The Ministry of Health plans to start recording the number of people who had been referred to hospital for elective surgery, but didn't make it on to a waiting list.
Research completed last year revealed about 170,000 New Zealanders needed elective surgery, but didn't meet the criteria.
However, there are no official figures, because when a GP refers a patient to a hospital, no details are kept on referrals that are declined.
The ministry's new initiative - called the National Patient Flow Collection - would do that, National Health Board electives manager Clare Perry said.
The new collection would reveal more about what is called "referred demand".
The collection will also mean that patients, the professionals making referrals, and the providers of services can better understand what is happening, and how well demand is being met across DHBs, Ms Perry said.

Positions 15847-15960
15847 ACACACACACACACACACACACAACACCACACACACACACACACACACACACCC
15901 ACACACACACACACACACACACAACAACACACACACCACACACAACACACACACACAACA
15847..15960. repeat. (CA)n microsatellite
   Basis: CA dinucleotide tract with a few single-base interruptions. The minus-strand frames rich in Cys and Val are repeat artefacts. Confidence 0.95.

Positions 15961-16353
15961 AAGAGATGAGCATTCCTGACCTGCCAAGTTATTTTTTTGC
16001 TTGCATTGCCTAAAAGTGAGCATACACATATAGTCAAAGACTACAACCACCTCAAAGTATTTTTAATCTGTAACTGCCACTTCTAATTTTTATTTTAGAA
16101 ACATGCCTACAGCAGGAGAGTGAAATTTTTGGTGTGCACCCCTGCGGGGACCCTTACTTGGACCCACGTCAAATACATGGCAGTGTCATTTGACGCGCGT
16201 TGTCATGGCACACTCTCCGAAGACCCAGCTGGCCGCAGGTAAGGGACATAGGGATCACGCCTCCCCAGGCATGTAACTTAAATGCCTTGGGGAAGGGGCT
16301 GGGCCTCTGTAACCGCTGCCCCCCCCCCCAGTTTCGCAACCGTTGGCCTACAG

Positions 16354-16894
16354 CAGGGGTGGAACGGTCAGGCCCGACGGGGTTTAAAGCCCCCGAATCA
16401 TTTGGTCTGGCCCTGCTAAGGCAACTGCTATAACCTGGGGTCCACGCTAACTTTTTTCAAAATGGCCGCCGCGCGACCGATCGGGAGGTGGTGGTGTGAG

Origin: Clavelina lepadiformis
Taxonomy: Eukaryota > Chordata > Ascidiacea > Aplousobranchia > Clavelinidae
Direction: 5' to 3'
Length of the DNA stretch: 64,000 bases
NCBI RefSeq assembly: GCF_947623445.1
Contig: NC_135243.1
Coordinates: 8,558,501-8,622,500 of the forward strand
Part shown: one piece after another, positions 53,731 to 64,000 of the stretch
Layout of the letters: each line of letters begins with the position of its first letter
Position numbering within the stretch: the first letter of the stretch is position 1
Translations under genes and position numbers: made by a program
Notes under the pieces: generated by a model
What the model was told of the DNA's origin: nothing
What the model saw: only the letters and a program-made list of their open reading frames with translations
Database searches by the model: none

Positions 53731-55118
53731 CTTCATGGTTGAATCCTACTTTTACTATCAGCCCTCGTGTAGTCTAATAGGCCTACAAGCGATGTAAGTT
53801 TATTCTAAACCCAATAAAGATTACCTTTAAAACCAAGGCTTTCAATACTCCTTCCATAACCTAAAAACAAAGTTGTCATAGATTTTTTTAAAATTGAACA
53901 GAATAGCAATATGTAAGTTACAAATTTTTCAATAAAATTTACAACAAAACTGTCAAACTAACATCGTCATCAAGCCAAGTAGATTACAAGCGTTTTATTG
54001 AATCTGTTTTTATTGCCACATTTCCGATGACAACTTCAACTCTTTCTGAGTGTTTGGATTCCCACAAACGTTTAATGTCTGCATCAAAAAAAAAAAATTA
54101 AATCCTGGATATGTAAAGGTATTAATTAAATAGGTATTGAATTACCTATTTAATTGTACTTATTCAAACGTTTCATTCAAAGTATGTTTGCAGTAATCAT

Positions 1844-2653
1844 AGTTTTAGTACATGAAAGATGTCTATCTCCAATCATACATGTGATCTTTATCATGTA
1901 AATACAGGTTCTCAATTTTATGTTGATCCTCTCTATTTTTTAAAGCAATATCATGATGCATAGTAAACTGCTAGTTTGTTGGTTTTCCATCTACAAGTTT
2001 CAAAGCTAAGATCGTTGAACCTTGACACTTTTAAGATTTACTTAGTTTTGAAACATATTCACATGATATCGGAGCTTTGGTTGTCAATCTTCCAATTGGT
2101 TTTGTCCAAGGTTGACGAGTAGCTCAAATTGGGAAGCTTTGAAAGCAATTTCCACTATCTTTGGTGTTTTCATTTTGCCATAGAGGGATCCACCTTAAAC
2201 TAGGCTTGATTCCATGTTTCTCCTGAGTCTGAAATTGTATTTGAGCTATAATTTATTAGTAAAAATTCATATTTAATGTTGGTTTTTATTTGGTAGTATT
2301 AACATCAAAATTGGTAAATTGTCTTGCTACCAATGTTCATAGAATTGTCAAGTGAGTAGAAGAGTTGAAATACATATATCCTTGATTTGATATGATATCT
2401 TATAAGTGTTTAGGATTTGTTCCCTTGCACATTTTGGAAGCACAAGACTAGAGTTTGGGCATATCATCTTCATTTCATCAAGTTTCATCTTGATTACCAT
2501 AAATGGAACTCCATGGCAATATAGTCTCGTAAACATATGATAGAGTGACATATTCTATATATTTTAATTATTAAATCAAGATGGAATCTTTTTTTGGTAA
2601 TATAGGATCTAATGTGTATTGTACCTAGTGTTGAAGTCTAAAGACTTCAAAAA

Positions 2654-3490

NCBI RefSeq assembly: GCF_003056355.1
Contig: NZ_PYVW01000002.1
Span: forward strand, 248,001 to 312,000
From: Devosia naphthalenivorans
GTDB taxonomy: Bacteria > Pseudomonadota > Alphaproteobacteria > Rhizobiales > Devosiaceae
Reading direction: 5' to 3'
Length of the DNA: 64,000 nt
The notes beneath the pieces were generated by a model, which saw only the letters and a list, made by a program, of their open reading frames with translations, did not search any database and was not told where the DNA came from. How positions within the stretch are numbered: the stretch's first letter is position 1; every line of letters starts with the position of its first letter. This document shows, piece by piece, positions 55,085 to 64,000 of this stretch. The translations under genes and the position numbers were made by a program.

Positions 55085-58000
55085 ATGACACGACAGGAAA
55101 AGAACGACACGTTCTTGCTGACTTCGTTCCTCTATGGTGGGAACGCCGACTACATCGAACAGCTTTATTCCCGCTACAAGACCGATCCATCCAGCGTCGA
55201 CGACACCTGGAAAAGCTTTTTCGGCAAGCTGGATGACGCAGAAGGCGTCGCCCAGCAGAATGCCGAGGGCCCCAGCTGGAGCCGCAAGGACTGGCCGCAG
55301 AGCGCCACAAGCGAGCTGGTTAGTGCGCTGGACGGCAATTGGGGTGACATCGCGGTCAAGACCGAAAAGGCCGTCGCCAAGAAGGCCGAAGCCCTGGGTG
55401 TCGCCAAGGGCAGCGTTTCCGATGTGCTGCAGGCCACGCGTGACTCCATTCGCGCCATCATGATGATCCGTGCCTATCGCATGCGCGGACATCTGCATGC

In the last five years DHBs have increased their elective surgery from 118,000 operations in 2008 to 158,000 operations last year.
Taranaki District Health Board clinical services manager Lee McManus said Taranaki DHB did not keep records of people who were referred back to their GPs.
"There are some people who would benefit from an operation however we need to treat the most urgent patients first within the resources that we have available," Ms McManus said.
In 2010 the Taranaki Community Health Trust started a scheme to cover the cost of surgery for those ineligible under the public health system and who could not afford to access private healthcare.
Since then the trust had funded operations for about 236 Taranaki residents at a cost of $900,000, secretary David Showler said.
The surgery covered a range of problems including hips, knees, shoulders and carpal tunnel.
"We aren't doing a lot of advertising. We are waiting to raise some more funds."
He had 40 applications at the moment, he said.
- Taranaki Daily News
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